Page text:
Net actuarial losses 1,283 860 -33.0 5,132 3,440 -33.0
Total expenses 40,189 39,105 -2.7 165,858 136,784 -17.5

Note: Totals may not add due to rounding.

Chart 3
Revenues and expenses (April to July 2022)
Chart 3: Revenues and expenses (April to July 2022)

Note: Totals may not add due to rounding.

Text version
Revenues $ billions
Other revenues 15.5
Excise taxes and duties 24.6
Corporate income taxes 29.0
EI premiums 9.6
Personal income taxes 61.7
Proceeds from the pollution pricing framework 2.6
Total 143.1
Expenses
Net actuarial losses 3.4
Public debt charges 11.2
Major transfers to other levels of government 31.0
Direct program expenses 50.9
Major transfers to persons 37.1
Proceeds from the pollution pricing framework returned 3.1
Total 136.8

Financial requirement of $17.1 billion for April to July 2022

The budgetary balance is presented on an accrual basis of accounting, recording government revenues and expenses when they are earned or incurred, regardless of when the cash is received or paid. In contrast, the financial source/requirement measures the difference between cash coming in to the government and cash going out. This measure is affected not only by changes in the budgetary balance but also by the cash source/requirement resulting from the government's investing activities through its acquisition of capital assets and its loans, financial investments and advances, as well as from other activities, including payment of accounts payable and collection of accounts receivable, foreign exchange activities, and the amortization of its tangible capital assets. The difference between the budgetary balance and financial source/requirement is recorded in non-budgetary transactions.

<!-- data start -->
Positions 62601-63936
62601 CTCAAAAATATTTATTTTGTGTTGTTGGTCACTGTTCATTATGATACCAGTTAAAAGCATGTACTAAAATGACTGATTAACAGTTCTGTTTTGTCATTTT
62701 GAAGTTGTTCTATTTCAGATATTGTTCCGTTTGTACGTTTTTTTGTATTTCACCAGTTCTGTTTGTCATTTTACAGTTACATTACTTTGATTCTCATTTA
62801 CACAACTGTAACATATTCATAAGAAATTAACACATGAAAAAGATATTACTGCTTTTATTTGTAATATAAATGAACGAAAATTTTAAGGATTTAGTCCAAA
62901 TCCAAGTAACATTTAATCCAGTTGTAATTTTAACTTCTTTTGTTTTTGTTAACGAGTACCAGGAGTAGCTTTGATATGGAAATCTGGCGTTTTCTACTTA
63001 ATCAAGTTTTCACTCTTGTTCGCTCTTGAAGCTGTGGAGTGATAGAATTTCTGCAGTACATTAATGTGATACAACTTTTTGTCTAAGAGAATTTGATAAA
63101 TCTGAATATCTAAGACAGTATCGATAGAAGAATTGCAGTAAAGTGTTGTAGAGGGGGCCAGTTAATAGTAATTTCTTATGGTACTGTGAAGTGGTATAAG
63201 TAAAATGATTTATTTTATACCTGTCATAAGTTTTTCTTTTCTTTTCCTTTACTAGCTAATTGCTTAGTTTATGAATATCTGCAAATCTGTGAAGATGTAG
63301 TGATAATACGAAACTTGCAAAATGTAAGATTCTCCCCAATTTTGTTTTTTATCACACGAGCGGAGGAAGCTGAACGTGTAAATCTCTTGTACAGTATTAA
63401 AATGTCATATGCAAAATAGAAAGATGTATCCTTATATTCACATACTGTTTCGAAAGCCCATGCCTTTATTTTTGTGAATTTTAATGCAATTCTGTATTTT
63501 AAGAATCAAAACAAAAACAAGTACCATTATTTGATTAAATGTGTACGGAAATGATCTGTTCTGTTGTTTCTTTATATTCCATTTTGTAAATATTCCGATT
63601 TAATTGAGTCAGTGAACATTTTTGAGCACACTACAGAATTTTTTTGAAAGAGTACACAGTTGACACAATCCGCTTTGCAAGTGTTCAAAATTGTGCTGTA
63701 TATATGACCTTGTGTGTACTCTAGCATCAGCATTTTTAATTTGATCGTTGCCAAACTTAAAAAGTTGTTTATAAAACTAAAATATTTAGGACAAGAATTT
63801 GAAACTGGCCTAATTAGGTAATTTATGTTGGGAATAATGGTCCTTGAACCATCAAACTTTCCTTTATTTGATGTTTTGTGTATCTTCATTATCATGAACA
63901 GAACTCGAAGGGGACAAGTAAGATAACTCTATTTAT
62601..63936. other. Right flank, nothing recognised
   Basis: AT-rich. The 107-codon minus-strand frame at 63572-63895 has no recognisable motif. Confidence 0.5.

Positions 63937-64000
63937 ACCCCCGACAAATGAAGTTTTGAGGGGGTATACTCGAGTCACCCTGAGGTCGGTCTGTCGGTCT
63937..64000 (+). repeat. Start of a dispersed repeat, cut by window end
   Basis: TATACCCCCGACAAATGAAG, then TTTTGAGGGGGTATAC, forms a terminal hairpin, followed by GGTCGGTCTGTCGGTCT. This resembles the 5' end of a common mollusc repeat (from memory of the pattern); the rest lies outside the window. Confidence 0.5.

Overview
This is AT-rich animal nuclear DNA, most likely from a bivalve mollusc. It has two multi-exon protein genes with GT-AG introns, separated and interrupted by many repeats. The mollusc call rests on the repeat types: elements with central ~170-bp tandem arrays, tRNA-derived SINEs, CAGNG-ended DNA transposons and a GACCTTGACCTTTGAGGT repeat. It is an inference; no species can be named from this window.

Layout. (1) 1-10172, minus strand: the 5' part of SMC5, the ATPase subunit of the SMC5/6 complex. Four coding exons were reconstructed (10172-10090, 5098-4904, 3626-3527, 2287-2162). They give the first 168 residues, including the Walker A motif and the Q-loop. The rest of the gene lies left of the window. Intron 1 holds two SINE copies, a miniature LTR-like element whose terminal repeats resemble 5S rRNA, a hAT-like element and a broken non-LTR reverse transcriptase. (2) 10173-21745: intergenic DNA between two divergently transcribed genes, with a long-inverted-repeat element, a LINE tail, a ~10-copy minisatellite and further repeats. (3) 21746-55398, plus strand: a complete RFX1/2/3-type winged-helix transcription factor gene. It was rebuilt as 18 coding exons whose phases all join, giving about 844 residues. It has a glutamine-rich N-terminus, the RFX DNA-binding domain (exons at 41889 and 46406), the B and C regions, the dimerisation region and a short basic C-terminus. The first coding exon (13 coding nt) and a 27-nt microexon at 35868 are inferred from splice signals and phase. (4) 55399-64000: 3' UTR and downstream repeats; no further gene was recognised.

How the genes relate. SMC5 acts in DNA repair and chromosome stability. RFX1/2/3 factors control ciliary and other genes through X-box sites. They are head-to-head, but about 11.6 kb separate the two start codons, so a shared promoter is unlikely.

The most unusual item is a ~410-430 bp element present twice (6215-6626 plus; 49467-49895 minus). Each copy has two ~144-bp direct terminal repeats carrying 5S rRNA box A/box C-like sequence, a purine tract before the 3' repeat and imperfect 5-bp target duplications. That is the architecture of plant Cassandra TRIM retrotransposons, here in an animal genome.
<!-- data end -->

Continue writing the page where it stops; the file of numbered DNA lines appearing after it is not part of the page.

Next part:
With a budgetary surplus of $6.3 billion and a requirement of $23.4 billion from non-budgetary transactions, there was a financial requirement of $17.1 billion for the April to July 2022 period, compared to a financial requirement of $71.9 billion for the same period of the previous year.

Table 5
The budgetary balance and financial source/requirement
$ millions
  July April to July
  2021 2022 2021-22 2022-23
Budgetary balance (deficit/surplus) -10,856 -3,867 -47,328 6,332
Non-budgetary transactions
Accounts payable, accrued liabilities and accounts receivable1 -8,547 -5,915 -15,416 -14,530
Pensions, other future benefits, and other liabilities 747 2,791 4,694 4,193
Foreign exchange accounts and derivatives1 -825 509 -7,184 -8,628
Loans, investments and advances -2,235 -795 -6,652 -3,878
Non-financial assets -121 -486 -23 -584
Total non-budgetary transactions -10,981 -3,896 -24,581 -23,427
Financial source/requirement -21,837 -7,763 -71,909 -17,095

Note: Totals may not add due to rounding.
1 Comparative figures have been reclassified to reflect the current year presentation under a new accounting standard. See Note 8 at the end of this document for further details.

Net financing activities up $31.5 billion

The government financed this financial requirement of $17.1 billion and increased cash balances by $14.4 billion by increasing unmatured debt by $31.5 billion. The increase in unmatured debt was achieved primarily through the issuance of marketable bonds.